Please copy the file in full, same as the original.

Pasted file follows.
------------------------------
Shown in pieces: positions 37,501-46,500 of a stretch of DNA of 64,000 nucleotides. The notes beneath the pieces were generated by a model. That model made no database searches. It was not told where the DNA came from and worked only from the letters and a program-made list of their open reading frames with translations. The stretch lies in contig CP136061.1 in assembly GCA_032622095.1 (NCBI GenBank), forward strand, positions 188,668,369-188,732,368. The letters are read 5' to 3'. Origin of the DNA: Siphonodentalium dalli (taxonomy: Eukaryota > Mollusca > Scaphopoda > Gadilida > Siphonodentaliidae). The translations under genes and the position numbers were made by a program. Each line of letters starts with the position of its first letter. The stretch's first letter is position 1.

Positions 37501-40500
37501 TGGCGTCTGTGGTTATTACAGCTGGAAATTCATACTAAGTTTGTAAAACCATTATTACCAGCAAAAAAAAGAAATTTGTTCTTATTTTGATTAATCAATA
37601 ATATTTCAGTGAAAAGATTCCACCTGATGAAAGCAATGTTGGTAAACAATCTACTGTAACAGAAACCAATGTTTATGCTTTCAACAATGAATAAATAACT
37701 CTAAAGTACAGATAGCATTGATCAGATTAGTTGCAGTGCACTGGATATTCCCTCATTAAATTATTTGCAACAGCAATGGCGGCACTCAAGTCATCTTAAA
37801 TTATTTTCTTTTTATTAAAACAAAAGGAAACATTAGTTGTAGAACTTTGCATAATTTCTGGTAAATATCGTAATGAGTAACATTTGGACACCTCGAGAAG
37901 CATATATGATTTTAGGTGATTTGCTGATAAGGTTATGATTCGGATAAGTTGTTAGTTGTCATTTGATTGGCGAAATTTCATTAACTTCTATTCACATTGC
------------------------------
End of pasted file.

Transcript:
Shown in pieces: positions 37,501-46,500 of a stretch of DNA of 64,000 nucleotides. The notes beneath the pieces were generated by a model. That model made no database searches. It was not told where the DNA came from and worked only from the letters and a program-made list of their open reading frames with translations. The stretch lies in contig CP136061.1 in assembly GCA_032622095.1 (NCBI GenBank), forward strand, positions 188,668,369-188,732,368. The letters are read 5' to 3'. Origin of the DNA: Siphonodentalium dalli (taxonomy: Eukaryota > Mollusca > Scaphopoda > Gadilida > Siphonodentaliidae). The translations under genes and the position numbers were made by a program. Each line of letters starts with the position of its first letter. The stretch's first letter is position 1.

Positions 37501-40500
37501 TGGCGTCTGTGGTTATTACAGCTGGAAATTCATACTAAGTTTGTAAAACCATTATTACCAGCAAAAAAAAGAAATTTGTTCTTATTTTGATTAATCAATA
37601 ATATTTCAGTGAAAAGATTCCACCTGATGAAAGCAATGTTGGTAAACAATCTACTGTAACAGAAACCAATGTTTATGCTTTCAACAATGAATAAATAACT
37701 CTAAAGTACAGATAGCATTGATCAGATTAGTTGCAGTGCACTGGATATTCCCTCATTAAATTATTTGCAACAGCAATGGCGGCACTCAAGTCATCTTAAA
37801 TTATTTTCTTTTTATTAAAACAAAAGGAAACATTAGTTGTAGAACTTTGCATAATTTCTGGTAAATATCGTAATGAGTAACATTTGGACACCTCGAGAAG
37901 CATATATGATTTTAGGTGATTTGCTGATAAGGTTATGATTCGGATAAGTTGTTAGTTGTCATTTGATTGGCGAAATTTCATTAACTTCTATTCACATTGC